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Country Discussion Topics
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Pressure Cooker
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Fatback    Posted 05-13-2002 at 14:42:12       [Reply]  [No Email]
It is time to retire my pressure cooker- do y'all have any brand suggestions? Web sites? Need canning size.


Hal/WA    Posted 05-15-2002 at 16:44:12       [Reply]  [No Email]
You don't say why it is time to retire the pressure cooker. The ones I have experience with are pretty tough and durable. About the only things to go wrong on them are the rubber sealing ring, the gauge and on some models, the blow-out plug. Most of the time just turning the rubber ring over and reoiling it will give an acceptable seal. If not, a new rubber ring is not expensive or hard to find. Same with a new gauge. It also used to be possible to have the County Extension office test a pressure cooker for safety and accuracy, but we have not checked on that for years. I suppose a pressure cooker could be corroded by leaving acid foods in it for a long time and I have heard of them exploding from gross overheating, but I have never seen one that had exploded.

I have not really looked over the new pressure cookers, but saw that they are costly. We have 3 or 4 of the old units that we use every year. They have been updated with new gauges and rings, but work just about as well as they ever did. I can see no reason to buy new--I see good old ones in second hand stores occasionally. The ones we have will probably last much longer than we will live and will serve our kids just as well.


Tom A    Posted 05-14-2002 at 04:10:32       [Reply]  [Send Email]
We got an All American from Lehman's and I'd recommend it highly. Made by the Wisconsin Aluminum Foundry Co in Wisconsin (USA!).

It is built like a tank. The mating surfaces between lid and pot are machined so well they don't need a rubber gasket...you just rub a little cooking oil on the surface every few loads to keep 'em from sticking together. It has dual controls--dial gage and weights--with a couple of other safety valves so you can feel safe even if you don't 'trust' pressure cookers. Weight settings give you 1, 5, 10, and 15 psi. They make several sizes that can handle just a few quart jars on up to a bunch of 1/2 gallons.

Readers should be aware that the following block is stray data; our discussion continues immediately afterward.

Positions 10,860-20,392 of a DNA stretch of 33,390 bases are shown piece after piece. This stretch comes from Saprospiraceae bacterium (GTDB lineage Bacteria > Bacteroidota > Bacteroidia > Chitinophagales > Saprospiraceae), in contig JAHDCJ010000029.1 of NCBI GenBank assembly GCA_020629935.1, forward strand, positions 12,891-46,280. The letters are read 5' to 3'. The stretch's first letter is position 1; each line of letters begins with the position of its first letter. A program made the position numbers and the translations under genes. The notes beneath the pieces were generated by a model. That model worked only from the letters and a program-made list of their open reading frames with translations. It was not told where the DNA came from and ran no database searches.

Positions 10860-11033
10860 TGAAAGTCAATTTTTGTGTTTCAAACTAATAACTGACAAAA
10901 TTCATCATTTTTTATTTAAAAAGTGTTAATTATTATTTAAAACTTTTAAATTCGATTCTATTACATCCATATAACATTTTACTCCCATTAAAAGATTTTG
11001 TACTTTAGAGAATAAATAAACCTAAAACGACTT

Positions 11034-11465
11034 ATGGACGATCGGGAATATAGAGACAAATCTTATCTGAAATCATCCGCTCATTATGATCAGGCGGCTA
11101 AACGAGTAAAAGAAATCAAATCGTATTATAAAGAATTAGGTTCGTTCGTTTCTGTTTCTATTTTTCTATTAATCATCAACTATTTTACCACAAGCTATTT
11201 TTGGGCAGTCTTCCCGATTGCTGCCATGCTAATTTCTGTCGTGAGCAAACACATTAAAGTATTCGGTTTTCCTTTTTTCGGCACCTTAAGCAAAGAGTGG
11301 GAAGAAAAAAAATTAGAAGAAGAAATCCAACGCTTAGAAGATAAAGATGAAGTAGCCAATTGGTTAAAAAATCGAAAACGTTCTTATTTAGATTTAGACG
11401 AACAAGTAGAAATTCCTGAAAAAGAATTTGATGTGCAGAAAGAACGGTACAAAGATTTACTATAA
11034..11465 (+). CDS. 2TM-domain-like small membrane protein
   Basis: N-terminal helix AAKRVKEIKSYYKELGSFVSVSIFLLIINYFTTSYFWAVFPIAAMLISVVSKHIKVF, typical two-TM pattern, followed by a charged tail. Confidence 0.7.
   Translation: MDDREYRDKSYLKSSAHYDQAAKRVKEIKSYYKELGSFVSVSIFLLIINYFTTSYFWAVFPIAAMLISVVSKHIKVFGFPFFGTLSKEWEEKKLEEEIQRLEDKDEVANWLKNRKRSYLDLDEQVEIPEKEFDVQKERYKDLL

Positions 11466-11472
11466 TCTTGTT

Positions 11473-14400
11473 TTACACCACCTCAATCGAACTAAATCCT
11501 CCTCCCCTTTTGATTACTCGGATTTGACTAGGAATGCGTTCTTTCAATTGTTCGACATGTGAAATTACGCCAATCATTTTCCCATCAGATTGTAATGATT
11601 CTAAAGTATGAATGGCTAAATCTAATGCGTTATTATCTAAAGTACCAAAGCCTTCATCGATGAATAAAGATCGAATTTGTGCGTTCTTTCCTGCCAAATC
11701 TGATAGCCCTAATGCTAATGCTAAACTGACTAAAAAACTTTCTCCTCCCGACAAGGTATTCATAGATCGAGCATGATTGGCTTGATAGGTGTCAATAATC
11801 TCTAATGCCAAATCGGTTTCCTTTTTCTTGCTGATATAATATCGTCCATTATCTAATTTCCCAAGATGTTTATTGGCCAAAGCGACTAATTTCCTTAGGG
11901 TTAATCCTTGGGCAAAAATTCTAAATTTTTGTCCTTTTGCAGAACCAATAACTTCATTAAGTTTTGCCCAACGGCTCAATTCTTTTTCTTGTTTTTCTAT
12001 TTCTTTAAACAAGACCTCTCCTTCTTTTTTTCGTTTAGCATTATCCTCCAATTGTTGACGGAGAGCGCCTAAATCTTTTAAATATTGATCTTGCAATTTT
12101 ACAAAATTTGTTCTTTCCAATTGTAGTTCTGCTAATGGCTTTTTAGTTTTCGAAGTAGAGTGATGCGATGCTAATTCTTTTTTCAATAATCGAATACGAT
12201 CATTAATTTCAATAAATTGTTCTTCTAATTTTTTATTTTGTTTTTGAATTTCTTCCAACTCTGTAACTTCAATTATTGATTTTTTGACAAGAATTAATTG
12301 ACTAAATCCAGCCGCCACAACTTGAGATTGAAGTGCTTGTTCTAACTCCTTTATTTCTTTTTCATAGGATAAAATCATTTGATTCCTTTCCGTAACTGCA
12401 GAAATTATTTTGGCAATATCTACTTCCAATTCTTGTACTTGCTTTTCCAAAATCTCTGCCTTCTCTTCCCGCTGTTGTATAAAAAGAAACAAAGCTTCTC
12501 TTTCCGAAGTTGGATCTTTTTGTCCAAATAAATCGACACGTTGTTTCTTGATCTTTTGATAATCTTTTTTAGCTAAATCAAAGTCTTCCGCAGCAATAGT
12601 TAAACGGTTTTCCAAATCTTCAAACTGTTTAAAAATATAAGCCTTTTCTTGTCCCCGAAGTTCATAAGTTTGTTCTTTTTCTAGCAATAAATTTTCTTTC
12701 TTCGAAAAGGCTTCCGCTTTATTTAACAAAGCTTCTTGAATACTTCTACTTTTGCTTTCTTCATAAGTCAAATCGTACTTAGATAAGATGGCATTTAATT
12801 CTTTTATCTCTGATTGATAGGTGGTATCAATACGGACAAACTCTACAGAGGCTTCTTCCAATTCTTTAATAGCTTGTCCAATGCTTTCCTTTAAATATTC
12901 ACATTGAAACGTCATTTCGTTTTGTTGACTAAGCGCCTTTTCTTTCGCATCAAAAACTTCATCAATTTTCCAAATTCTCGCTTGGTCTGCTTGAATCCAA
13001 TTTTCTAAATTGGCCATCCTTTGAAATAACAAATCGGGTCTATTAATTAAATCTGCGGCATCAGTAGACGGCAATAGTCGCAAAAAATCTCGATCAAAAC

You can check out the description at Lehman's web site or in their catalog, but we've canned a bunch in ours now and Mrs A and I both feel it was well worth the money.

Tom


PCC-AL    Posted 05-13-2002 at 15:20:34       [Reply]  [No Email]
Hi Fatback,
Do you plan to get a cooker or a canner?
I have a 8 quart/16 pint canner by Mirror that is easy as pie to use. It came with a book that tells pressure and heating time for various foods. I like the round weight pressure release that lets the steam off as it jiggles. With this type release, it's almost impossible to have explosion problems. That is as long as you check the hole to make sure it's not clogged.
I have a very old canner of the same size with a pressure guage and manual steam release. It could be dangerous, except the guage and release both leak steam. I purposely have not repaired these for safety concerns. With the leaks, I can't get over 15 lbs of pressure, but that's enough for tomatoes.
Finally, I have a Cuisinart cooker that holds about two quarts of food. It's nice for preparing meals, but Cuisinart brand seems a little pricey to me. All in all, I think Mirror is a good brand, but there are probably others too. Good luck.


Fatback    Posted 05-13-2002 at 16:28:36       [Reply]  [No Email]
PCC-AL I do not know the difference between a pressure cooker and a pressure canner other than size. My old Mirror is a 21 quart pressure canner. My small pressure cooker is a 6 quart Presto. Both are made alike with a gauge on top. They do the same job- I think? Maybe both of mine are canners.

I have a Cuisinart coffee maker that grinds beans and brews coffee in one step- makes a great pot of coffee, but as you said Cuisinart is costly.


Yep, size is the difference-PCC-AL    Posted 05-13-2002 at 16:36:48       [Reply]  [No Email]
Speaking of coffee makers, I still have my dad's old drip pot that cost about 3 bucks in the 60's. I think the old time drip coffee was the best I ever had, but it just may be my memory. Good luck.


Burrhead    Posted 05-13-2002 at 16:15:38       [Reply]  [No Email]
I got Ma Burr one like that. She likes it.

When it needed a seal she found one at WalMart for it. They got the seals and pressure regulators for the different size


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